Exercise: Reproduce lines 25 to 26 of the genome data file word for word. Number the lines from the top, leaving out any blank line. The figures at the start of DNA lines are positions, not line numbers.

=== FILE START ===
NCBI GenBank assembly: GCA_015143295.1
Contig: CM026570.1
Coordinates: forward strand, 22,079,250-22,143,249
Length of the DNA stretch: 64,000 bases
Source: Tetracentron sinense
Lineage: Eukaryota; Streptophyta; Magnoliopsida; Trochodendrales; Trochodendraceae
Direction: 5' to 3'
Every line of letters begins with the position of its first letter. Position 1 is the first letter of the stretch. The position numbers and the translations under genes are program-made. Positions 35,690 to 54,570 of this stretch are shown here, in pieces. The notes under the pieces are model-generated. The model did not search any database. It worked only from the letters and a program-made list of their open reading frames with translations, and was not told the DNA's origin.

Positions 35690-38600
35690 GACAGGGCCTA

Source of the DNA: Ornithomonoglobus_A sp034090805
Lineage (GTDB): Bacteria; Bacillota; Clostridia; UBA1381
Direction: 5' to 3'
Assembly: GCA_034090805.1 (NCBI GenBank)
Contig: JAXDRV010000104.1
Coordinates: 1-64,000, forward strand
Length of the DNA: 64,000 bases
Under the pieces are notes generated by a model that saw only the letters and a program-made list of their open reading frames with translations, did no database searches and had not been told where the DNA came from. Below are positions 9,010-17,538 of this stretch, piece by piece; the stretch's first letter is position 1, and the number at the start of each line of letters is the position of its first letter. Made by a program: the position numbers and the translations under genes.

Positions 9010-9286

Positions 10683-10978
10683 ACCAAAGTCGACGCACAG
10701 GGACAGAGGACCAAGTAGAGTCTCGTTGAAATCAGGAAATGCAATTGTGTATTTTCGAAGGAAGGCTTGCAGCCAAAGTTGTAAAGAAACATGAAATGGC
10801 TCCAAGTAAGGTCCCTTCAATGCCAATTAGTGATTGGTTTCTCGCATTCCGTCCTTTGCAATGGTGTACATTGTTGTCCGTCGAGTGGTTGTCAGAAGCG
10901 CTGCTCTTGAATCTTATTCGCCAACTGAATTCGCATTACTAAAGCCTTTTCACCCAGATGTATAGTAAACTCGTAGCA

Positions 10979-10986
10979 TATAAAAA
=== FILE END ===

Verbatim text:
Positions 10979-10986
10979 TATAAAAA